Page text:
(Roughly) Daily

Mapping the Nation…


Emma Willard’s “Chronographical Plan,” or “The Tree of Time” (1864) attempts to “impress upon the mind” of her young students the logic and order of U.S. history

Susan Schulten understands the way that maps both shape and reflect a nation’s changing sense of itself…and she has a keen eye for the fascinating.  A professor of History at the University of Denver and a New York Times blogger, she as devoted herself to exploring the roles that maps in general, and infographics on particular, have played in U.S. history. Indeed, given the ubiquity of infographics on the web, one might conclude that they are relatively modern; but readers will recall that they date back at least as far as the 16th Century; and in the form we know them, back as far as the 19th Century…

Two major developments led to a breakthrough in infographics: advances in lithography and chromolithography, which made it possible to experiment with different types of visual representations, and the availability of vast amounts of data, including from the American Census as well as natural scientists, who faced heaps of information about the natural world, such as daily readings of wind, rainfall, and temperature spanning decades. But such data was really only useful to the extent that it could be rendered in visual form. And this is why innovation in cartography and graphic visualization mattered so greatly…

From maps of disease and the weather to the earliest maps of the national population, this was a period when the very concept of a map was reinvented. By the early twentieth century, maps had become common tools of analysis, communication, and visual representation in an increasingly complex nation…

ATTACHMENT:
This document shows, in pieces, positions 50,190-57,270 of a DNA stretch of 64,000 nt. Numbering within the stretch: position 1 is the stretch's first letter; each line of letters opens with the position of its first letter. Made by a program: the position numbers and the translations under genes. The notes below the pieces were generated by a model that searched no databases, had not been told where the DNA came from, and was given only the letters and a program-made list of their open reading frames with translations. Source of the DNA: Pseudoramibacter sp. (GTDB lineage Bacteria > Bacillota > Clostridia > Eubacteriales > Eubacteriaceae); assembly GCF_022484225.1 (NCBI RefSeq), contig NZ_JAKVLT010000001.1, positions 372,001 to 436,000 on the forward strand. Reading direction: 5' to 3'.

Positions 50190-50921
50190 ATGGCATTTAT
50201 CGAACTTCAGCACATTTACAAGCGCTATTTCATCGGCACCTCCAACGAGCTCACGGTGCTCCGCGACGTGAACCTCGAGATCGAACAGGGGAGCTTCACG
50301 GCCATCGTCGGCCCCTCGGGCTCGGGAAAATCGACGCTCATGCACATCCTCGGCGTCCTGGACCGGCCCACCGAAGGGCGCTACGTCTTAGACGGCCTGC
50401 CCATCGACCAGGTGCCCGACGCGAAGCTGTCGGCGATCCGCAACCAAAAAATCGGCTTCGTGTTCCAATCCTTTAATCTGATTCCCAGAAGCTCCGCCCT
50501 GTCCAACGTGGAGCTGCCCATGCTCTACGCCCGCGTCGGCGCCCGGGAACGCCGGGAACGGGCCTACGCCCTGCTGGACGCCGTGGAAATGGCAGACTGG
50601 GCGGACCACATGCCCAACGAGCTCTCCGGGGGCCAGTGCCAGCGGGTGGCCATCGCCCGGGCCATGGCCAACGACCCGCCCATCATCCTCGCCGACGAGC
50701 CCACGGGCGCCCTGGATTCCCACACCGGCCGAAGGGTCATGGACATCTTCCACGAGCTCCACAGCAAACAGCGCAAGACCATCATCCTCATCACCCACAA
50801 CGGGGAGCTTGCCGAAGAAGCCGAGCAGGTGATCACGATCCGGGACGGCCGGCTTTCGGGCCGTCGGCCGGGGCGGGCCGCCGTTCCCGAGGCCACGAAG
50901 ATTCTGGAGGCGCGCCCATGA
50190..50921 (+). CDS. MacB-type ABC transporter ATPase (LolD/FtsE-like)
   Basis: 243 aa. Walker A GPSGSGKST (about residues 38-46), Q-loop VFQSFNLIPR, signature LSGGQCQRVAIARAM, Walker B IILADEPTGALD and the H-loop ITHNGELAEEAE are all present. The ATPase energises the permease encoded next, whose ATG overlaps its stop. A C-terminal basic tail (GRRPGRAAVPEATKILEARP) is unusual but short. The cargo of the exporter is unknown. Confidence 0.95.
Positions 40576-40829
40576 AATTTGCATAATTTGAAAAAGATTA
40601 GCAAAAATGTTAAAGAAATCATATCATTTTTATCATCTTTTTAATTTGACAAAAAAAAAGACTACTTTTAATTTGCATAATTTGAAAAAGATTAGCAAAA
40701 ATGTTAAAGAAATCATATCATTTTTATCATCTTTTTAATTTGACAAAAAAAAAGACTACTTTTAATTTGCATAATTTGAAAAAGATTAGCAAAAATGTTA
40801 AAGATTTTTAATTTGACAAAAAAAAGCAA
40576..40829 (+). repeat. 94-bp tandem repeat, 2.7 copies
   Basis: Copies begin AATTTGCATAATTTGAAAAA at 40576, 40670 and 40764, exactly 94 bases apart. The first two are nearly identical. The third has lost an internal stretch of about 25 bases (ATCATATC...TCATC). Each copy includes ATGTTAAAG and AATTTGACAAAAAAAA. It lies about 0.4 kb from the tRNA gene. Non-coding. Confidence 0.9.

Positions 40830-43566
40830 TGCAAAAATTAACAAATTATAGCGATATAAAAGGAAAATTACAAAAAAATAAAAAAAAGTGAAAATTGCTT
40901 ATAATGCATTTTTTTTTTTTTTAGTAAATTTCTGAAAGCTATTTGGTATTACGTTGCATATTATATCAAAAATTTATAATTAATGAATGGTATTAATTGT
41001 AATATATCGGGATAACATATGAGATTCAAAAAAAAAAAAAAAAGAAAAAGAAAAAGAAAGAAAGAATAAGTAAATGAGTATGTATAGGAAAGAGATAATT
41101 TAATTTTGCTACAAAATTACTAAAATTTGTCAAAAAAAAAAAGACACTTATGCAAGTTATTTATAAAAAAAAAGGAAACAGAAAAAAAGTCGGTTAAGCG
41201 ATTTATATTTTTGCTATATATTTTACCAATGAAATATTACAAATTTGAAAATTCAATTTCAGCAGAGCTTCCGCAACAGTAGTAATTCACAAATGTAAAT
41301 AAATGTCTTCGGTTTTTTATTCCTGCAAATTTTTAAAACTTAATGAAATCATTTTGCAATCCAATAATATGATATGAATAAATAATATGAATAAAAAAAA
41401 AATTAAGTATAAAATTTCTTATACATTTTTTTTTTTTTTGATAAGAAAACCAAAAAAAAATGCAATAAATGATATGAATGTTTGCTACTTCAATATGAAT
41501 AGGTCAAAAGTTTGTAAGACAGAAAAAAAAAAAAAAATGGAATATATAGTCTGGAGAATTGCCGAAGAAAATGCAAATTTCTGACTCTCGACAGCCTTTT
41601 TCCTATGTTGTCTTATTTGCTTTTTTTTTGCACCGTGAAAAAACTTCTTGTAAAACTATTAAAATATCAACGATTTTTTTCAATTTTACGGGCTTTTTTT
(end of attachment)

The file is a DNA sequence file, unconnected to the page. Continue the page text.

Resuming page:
John Smith’s “Historical Geography” (1888) portrays a country driven by two fundamentally different ideals: the avaricious slaveholding South and the God-fearing, righteous North

In Mapping the Nation: History & Cartography in 19th Century America, Schulten “traces the rise of new forms of mapping and graphic knowledge in American life. From statistical mapping to historical atlases, Americans confronted entirely new ways to think about cartography in the nineteenth century.”

[via CoDesign]


As we remember that the map is not the territory, we might recall the emergence of a very different kind of map:  it was on this date in 1955 that a young and to-that-point unpublished poet, Allen Ginsberg, organized and held a poetry reading at Six Gallery in San Francisco (also featuring Michael McClurePhilip LamantiaGary SnyderPhilip WhalenKenneth Rexroth, and Lawrence Ferlinghetti)– and brought down the house when he read “Howl publicly for the first time.


Allen Ginsberg (right) with (from left) fellow Beat luminaries Larry Rivers, Jack Kerouac, Gregory Corso (back to camera) and David Amram, late 1950s. Photograph: John Cohen/Hulton Archive



Written by (Roughly) Daily

October 7, 2012 at 1:01 am

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